Speaking of garlic, you might have read Brian Koppelman's short paean to the Roasted Garlic Mazemen ($13), which is probably the most talked-about dish at the restaurant, but not its best. Served in a near brothless style that Orkin invented at his Tokyo joint, the noodles instead come dressed in an intensely flavored sauce with a creamy texture. It's similar to the Triple Garlic Mazemen that I tasted at a dinner a couple months back, though the slurp shop version is missing the balance that pickled garlic brought to that dish. I miss that pickled garlic.
Occasionally the broth can also be too creamy. With ramen, eating the noodles while they're still hot is always vitally important for their texture, but in this case, it's actually the texture of the sauce that suffers: If you don't get to the bottom of that bowl within a few moments of having it delivered to you, it thickens up into a starchy, almost paste-like consistency that plasters the remaining noodles together. On one occasion, the noodles came served in a bowl that was cool enough to thicken up that sauce before I even got halfway through them. Better bowl-heating would go a long way in smoothing out this occasional inconsistency.
Of the noodle-based dishes, the most interesting—and my favorite—is the Chili Eggplant Mazemen, which goes the furthest into straddling the fusion line. Eggplant is slow-cooked in a tomato-based soffrito until it melts apart into a rich, noodle-coating sauce with plenty of flavorful oil added to the mix, making the dish something like an abura soba. The scallions on top come dusted with what looks like Japanese togarashi, but is actually smoky powdered chipotle peppers.
If there's one complaint that can be made about the ramen, it's the portion sizes. These are moderately-sized bowls that come sparsely adorned. Extra eggs, chashu, and toamato can bulk things up a bit, but Ivan Ramen is never going to be the kind of place where you can leave stuffed with a single serving of noodles.
If filling up is your goal, you're better off looking towards the Rice Bowls ($12 each), which I'm going to declare as the strongest part of a strong menu. Slow-cooked pork shoulder comes shredded in a rich, sweet and savory sauce served on top of rice seasoned with a puree of umeboshi (salt-preserved Japanese apricots flavored with purple shiso) and wasabi. Those slow-roasted tomatoes sit on top, along with some more of that flavorful oil.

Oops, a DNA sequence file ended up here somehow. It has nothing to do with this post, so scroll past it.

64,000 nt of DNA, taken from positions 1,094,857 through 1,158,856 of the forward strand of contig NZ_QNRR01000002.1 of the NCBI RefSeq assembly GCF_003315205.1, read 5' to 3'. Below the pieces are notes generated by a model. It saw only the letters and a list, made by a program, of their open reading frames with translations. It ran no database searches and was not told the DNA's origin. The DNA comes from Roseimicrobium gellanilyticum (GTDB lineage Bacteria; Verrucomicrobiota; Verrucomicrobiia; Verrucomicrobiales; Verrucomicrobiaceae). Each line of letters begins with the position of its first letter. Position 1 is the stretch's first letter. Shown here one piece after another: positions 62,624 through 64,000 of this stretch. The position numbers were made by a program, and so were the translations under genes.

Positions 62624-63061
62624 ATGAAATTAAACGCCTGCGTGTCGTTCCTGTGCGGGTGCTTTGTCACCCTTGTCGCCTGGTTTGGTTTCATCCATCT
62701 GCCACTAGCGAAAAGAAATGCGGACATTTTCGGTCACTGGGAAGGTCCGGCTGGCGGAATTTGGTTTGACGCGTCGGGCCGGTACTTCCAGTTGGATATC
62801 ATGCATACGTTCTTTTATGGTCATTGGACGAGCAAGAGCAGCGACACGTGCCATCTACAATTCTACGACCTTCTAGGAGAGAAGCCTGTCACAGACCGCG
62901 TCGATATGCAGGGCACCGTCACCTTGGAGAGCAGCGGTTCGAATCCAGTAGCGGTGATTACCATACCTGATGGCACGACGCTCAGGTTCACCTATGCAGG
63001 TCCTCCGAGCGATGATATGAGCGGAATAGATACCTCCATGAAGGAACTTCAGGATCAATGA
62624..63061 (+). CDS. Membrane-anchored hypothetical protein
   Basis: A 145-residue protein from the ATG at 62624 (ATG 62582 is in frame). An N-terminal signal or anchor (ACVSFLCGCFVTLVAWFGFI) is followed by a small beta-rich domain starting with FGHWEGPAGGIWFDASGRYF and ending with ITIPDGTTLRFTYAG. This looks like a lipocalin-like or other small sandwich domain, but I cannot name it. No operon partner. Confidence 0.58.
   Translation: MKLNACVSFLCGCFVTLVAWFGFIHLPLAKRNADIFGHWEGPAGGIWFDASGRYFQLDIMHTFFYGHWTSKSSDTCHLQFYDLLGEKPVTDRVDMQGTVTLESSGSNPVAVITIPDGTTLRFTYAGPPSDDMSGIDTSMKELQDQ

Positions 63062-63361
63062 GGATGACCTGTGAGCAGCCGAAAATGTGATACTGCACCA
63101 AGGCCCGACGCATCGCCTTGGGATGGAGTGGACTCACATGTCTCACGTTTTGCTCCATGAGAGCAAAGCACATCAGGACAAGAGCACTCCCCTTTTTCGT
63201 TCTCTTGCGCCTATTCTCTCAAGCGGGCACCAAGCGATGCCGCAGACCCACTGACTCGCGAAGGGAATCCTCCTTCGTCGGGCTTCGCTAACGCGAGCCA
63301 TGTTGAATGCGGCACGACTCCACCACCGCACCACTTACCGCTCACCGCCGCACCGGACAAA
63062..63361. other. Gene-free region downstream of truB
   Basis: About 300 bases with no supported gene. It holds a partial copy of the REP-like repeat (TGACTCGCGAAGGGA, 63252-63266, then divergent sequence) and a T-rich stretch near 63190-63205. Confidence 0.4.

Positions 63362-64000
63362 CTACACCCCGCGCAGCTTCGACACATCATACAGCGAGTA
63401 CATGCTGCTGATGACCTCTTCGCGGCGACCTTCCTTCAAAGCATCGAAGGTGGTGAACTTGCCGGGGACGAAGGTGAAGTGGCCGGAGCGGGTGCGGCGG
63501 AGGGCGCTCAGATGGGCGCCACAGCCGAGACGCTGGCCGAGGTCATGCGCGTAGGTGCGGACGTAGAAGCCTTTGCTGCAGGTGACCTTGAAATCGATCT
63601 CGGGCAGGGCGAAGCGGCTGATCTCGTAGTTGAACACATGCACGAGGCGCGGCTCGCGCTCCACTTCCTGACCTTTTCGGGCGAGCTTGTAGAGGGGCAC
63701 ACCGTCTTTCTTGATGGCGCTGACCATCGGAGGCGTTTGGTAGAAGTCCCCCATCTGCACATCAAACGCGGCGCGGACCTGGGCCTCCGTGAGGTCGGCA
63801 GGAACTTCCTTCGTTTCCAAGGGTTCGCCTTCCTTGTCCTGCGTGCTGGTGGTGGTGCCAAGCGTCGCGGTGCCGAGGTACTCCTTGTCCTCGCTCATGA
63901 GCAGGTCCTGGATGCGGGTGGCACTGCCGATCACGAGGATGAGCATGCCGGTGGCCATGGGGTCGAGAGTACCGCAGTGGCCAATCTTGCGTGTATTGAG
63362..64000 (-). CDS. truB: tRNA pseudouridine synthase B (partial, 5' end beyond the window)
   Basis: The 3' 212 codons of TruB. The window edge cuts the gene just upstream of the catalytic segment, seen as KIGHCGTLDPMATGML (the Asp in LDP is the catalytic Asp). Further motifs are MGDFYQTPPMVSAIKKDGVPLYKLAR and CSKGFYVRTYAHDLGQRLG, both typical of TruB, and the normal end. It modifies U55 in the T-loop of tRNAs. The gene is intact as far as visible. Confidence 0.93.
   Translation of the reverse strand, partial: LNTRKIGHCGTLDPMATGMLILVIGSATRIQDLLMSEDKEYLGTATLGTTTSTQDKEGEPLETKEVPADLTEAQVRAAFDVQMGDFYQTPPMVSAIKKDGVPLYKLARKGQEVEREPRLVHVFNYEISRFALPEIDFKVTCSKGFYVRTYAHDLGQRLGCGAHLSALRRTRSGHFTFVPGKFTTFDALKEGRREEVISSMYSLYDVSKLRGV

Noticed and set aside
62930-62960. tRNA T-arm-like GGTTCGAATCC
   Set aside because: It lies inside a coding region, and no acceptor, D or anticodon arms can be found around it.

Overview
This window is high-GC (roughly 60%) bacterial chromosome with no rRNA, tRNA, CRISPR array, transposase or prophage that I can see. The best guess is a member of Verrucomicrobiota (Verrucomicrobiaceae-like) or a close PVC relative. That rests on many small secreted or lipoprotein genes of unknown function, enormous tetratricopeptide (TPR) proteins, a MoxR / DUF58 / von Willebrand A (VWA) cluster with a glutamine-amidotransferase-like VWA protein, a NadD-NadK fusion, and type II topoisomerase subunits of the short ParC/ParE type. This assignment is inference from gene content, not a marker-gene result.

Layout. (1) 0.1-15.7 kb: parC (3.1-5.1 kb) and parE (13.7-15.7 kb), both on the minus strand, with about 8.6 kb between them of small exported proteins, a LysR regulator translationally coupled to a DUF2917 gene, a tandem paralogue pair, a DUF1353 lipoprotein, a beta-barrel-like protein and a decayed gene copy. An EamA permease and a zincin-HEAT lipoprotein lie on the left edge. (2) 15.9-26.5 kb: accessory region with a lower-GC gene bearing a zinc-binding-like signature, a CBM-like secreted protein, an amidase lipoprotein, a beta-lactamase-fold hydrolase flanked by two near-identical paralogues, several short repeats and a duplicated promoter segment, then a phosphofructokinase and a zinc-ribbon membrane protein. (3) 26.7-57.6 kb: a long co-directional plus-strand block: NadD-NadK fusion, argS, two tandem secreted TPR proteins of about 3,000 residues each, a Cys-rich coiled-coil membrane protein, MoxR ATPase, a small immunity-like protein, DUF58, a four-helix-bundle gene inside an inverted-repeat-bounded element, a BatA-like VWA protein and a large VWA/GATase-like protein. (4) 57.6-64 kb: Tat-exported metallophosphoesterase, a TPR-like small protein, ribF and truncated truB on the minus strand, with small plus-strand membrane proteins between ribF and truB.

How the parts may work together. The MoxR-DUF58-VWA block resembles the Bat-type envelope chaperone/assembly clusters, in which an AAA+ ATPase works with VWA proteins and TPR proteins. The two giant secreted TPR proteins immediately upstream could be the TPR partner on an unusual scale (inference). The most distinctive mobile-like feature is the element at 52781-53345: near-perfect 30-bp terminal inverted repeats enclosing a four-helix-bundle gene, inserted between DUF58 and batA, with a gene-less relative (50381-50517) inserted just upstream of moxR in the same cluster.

Curry Rice ($12), a Japanese lunch counter staple, comes served with a big sprinkle of lightly pickled radishes. Rather than a standard roux-based curry sauce, Slurp Shop makes their with a smooth puree of cooked cauliflower, apples, and other vegetables, leading to a lighter texture. Despite the strong taste memory, there was something lacking here—I longed for the super-soft chunks of potato and carrot Japanese curry typically comes with, and found the shaved ribeye to be an odd choice of protein. It's not a bad dish, but not as strong as the other rice options.
That takes us to the Whitefish Donburi, one of the most surprisingly delicious things I've tasted all year. Has anyone done Jewish-Japanese fusion yet? (Yes, but still.) It starts with a warm rice base tossed with homemade furikake, a Japanese seasoning blend used to flavor rice. Their's has the standard sesame seeds, nori, and sweetened smoked bonito flakes, but augments it with ground fried onions. The rice comes topped with slivered cucumber, scallion, flaked smoked whitefish, and a dollop of salmon roe.
Stir it all up and each bite brings you a crazy burst of flavors and textures: sweet bonito flakes and crunchy fried onions coat bits of crisp cucumber. Hints of smoke come through from the whitefish, which melts into the rice. Salty salmon eggs burst against your tongue. It reminds me of the simple breakfast my Japanese grandmother used to serve us of white rice with jarred furikake and grilled cod roe, but with better balance, more excitement. (Sorry grandma.)
The rest of the menu is comprised of a couple of sides: an excellent sweet-and-tart Negi Salad with pickled cucumber and scallions, and some eggplants in thick gravy that is tasty if a little stodgy.
It thickens up similarly to the garlic mazemen if you don't down it fast enough. For drinks, you have your choice of a refreshing yuzu lemonade, which is wisely mostly lemonade with just a hint of yuzu, Japanese barley tea (which I wish were brewed a little stronger), or the "Ivan Palmer," a 50/50 mix of the two.
I chatted with Ivan briefly after one of my meals (he floats around the dining room chatting with patrons in a very Paulie Gee-like way) and talked to him about the more exciting menu items, that whitefish donburi in particular. Good news: according to Ivan, the larger menu at his soon-to-open East Village shop is going to be greatly expanded in the realm of these unique Jewish-New York-Tokyo-style dishes.
If we've already dipped our feet into the craziness of modern ramen, Slurp Shop marks New York's first headlong dive, and it's fitting that a Jewish guy from Long Island is bringing it to us, leaving authenticity far behind in the dust.
About the author: J. Kenji Lopez-Alt is the Chief Creative Officer of Serious Eats where he likes to explore the science of home cooking in his weekly column The Food Lab. You can follow him at @thefoodlab on Twitter, or at The Food Lab on Facebook.